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Lighting the Christmas tree near the courthouse was just one of many activities at the annual Hometown Christmas event in downtown Effingham.

Hometown Christmas kicks off holiday season

The smell of bonfire smoke and kettle corn was in the air in downtown Effingham on Saturday night.

Families and kids braved the chilling winds and gathered for the Hometown Christmas event, sponsored by the Effingham Central Business Group.

The group schedules the annual event in hopes it would bring more awareness to small businesses and get people to shop locally.

Before Santa Claus even showed up, families were already lined up at the newly-renovated Santa House to sit on his lap.

“They had to build a whole new building,” Roger Myers, with IGA, said about the Santa House. “The old building was so bad that it had to be completely replaced.”

The first family in line was the Shield/Smith family. They have tried making it a yearly tradition.

They arrived in line around 3 p.m., hoping they would be the first in line -- just like they had been in the past.

“It’s worth the wait,” Stacey Smith said. “We try to be the first family every year.”

Stacey Smith and John Shields take their daughter and niece to the Santa House every year. This year they were excited because the house had been recently renovated and looked very nice.

“We’ve been the first in line for a couple of years now,” Smith said.

The girls were very excited and couldn’t decide what to ask Santa for Christmas.

“I wanted a puppy last year,” Raven Shields, daughter of John and Stacey, said.

“It was funny last year. Santa told them he doesn’t deliver real puppies because he can’t make them in his shop,” John noted.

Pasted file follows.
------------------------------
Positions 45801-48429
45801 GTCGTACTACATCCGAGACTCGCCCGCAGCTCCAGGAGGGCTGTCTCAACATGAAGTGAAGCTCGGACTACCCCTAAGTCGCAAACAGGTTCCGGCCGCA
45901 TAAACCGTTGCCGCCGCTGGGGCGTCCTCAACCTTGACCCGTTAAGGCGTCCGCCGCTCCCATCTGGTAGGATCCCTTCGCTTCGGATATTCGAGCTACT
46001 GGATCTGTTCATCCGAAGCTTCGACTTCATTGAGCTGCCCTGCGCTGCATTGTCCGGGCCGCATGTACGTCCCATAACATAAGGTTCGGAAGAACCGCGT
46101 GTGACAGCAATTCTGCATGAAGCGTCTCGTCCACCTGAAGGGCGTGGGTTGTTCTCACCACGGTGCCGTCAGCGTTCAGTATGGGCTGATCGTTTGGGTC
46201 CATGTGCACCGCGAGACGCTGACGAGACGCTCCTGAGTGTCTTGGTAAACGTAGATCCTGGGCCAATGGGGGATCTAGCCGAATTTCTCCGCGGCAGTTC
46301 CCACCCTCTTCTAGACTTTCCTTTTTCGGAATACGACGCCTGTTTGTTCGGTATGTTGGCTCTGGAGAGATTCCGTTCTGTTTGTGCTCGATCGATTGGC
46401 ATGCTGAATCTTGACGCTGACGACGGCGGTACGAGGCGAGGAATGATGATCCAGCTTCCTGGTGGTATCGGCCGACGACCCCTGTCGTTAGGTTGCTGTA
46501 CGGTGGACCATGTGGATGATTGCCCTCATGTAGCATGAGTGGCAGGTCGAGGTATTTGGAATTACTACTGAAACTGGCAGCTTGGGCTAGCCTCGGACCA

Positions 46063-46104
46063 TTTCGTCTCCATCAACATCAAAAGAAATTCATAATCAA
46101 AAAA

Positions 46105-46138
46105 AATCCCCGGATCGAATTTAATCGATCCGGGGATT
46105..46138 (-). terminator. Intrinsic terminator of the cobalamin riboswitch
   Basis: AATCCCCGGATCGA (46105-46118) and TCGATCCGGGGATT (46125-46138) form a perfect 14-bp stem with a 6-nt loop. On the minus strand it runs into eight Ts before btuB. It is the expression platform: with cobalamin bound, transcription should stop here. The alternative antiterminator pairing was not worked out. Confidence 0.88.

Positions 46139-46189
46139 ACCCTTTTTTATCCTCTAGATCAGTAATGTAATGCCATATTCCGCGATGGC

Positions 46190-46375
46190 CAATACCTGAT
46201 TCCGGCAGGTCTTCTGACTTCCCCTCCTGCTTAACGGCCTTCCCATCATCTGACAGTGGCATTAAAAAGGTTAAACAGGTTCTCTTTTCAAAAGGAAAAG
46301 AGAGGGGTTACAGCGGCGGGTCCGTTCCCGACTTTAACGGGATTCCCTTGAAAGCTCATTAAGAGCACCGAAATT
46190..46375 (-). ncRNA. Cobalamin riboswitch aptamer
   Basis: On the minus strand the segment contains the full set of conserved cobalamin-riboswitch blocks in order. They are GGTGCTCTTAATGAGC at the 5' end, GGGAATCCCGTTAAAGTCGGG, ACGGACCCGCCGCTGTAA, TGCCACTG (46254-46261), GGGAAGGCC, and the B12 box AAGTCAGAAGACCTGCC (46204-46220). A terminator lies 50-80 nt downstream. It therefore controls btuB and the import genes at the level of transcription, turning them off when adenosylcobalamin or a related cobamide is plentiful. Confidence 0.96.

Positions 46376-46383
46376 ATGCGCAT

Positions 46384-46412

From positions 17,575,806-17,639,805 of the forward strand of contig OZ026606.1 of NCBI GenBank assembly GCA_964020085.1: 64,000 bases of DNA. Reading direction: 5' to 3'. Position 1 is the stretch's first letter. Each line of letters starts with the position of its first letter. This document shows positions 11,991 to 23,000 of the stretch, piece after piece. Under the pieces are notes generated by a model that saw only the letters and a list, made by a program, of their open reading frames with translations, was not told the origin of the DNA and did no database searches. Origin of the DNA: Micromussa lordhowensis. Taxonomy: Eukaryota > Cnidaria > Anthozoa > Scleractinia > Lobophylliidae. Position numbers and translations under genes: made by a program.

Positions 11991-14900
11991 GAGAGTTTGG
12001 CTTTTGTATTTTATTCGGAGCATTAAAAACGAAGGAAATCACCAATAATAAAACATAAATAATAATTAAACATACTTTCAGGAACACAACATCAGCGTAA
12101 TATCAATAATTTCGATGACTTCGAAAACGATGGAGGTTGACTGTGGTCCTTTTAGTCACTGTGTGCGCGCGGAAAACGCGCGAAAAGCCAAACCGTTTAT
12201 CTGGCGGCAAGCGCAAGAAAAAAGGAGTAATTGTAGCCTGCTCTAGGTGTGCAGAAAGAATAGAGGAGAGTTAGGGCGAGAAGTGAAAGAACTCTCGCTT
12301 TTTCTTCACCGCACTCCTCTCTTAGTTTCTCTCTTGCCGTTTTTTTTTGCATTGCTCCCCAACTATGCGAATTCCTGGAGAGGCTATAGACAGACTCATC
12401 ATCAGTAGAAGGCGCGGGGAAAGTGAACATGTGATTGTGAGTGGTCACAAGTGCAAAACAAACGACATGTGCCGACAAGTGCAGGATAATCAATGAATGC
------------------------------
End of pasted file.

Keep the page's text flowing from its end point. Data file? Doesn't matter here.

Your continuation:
Santa arrived on the Caledonia firetruck, which was one of two firetrucks that responded to the St. Anthony's Hospital fire in 1949.

Families gathered on the streets, took photos and shook his hand before he went into the Santa House.

When Santa arrived, “Glorify,” the Mason Christian Church praise band, started singing their first song of the night, which was “Rudolph the Red Nose Reindeer.”

While people were waiting for the horse and carriage rides by Serenity Farms, kids were running around and throwing leaves.

The line for the carriage rides was long. It went through the new Big Ornament that was bright and warm inside, serving as a shield for the cold winds.

“I had this overcoat on when I started walking around. I was going to take it off, but I’m glad I didn’t now,” Patti Winn, who was dressed as a Christmas character, said.

If people weren’t in line waiting for the carriage rides they were walking inside the old courthouse and learning about Effingham’s history.

This is the first year the museum was open during the Hometown Christmas event.

“I love seeing the kids excited for Santa,” said Winn. “It’s my favorite time of year.”

When it got dark, Mayor Jeff Bloemker and Santa lit the two Christmas trees in the courtyard.

“The turnout this year is great,” Mayor Bloemker said. “I hope this encourages more people to shop locally in our downtown area.”

Despite the cold, families enjoyed the event and look forward to coming back every year.

“We will definitely be back again next year,” said Stacey Smith.

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